I owe a lot to a little site called GEEKPR0N.com.
After over five years of serving the Toronto geek culture scene as an online editorial and events organizer of some of the strangest parties in town, the boys and girls at GP are closing their doors. Digital doors. E-doors? i-doors? I digress.
Readers of this site might know my relation to Button Masher, but not so much to GEEKPR0N. Let me explain why I’m so thankful to them. Whereas Button Masher was created by myself and Nicholas – giving us control to pretty much write whatever the heck we want – GEEKPR0N was the first site I ever freelanced for. In other words, an entirely different editorial staff looked at my previous writing, saw what I had to offer, and said, “we want that.”
Those three words did a great deal for my confidence as a writer. As small as it may seem in the grand scheme of things, it felt like a validation. A triumph. The next step. I’ll never forget seeing my first piece about how the Killing Joke animated movie was a recipe for disaster (called it!) get published, and later that day seeing it was read by over 500 people. Sure, that number isn’t exactly huge, but at the time it was mind blowing to think my opinion could reach that many people. GEEKPR0N let me do that.
I have no idea what the founders Joey and Jess saw in me, but in the two years that followed my first piece, they kept offering me new and incredible opportunities to grow. I was able to attend Fan Expo as press and meet local media folks I adore, like Sam Maggs and Shaun Hatton. I covered Unplugged Expo, where I got to interview Carlos from YTV…FREAKIN’ CARLOS! Biggest of all, though, was the interview with Kevin Conroy, the voice of Batman and my childhood hero. I remember tweeting at Kevin in 2013, “come to Toronto Fan Expo! We need Batman!” and being dumbfounded that he replied to my tweet. Never in my wildest dreams did I think three years later he’d actually be at Fan Expo, and that I’d be in interviewing him.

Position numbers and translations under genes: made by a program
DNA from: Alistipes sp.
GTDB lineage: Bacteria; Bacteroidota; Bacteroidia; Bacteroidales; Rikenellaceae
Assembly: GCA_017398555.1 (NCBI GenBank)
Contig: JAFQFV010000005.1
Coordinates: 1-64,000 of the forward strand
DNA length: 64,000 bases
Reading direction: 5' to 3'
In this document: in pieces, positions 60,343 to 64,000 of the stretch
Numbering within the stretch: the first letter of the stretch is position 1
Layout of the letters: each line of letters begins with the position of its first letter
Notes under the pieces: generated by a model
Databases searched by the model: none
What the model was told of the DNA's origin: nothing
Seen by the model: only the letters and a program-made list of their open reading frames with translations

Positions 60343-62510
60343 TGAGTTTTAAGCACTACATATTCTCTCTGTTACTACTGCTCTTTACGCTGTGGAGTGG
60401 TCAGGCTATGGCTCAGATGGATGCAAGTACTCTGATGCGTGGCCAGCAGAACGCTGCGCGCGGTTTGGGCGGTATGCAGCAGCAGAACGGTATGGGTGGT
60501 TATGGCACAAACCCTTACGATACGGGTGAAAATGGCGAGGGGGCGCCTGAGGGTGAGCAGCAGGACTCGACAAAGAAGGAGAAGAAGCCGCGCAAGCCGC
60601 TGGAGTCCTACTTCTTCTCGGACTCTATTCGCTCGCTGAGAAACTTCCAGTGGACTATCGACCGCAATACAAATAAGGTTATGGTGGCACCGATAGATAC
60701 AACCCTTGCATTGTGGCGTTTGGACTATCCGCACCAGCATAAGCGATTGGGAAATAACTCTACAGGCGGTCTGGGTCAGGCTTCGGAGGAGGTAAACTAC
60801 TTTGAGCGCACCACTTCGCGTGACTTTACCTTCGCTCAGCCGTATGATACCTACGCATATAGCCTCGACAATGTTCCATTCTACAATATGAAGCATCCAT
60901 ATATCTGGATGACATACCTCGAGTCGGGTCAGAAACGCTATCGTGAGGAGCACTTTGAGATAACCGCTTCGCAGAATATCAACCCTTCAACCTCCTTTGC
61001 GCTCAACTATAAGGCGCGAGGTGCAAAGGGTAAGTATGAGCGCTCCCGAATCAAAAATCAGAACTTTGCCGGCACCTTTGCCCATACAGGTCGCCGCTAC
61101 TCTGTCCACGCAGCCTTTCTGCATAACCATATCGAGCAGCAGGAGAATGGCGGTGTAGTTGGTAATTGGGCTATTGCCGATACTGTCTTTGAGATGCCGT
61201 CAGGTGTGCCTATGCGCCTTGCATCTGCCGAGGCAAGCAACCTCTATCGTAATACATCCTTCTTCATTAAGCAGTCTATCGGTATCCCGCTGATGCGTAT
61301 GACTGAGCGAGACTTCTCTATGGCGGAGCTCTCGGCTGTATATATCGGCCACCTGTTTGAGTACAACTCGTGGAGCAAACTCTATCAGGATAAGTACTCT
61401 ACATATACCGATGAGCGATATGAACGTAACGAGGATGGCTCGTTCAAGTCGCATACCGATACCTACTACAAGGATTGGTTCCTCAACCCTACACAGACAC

But enough about me. What made GEEKPR0N important was the sense of community their site fostered. Founders Joey and Jess were at the helm of an amazing group of contributors and fans whose opinions were always welcome. Gorgeous local art was showcased, cosplayers’ best work was featured, and up and coming authors had a forum to let their words be read.
GEEKPR0N taught me a simple but immensely valuable lesson for content creation that anyone pitching or trying to gather an audience should follow: don’t just write what you want to write, write what you’d want to read. In my eyes, that’s step one in building a community online, whether you want to get into written content, YouTube, comics, etc.
So thank you. Thank you Jess, for standing at the front lines of this awesome community. Thank you Joey, for teaching me by example how to lead an editorial team and trusting me to represent the site at cons and on social media. Thank you Rob, for giving my pieces that extra “oomph” through your editing and teaching me the secrets of SEO. Thank you Jen, for showing me the ropes of convention coverage.
In my mind, GEEKPR0N was the Justice League of Toronto nerd culture: an assembly of talented writers, artists, interviewers and interviewees joining together, each one of them a superhero in their own right. And if there’s one thing comics readers know, it’s that superheroes never die. The site may be out of the game, but GEEKPR0N’s alumni creators are alive and well, and I can’t wait to see what they all do next.
Corey is a student and writer by day who moonlights as the masked vigilante, “Michael Cera.” His days are spent either gaming, reading, or trying to convince people that Kevin Conroy is the definitive Batman. His last name is 100% real, though that whole Michael Cera thing might not exactly be true.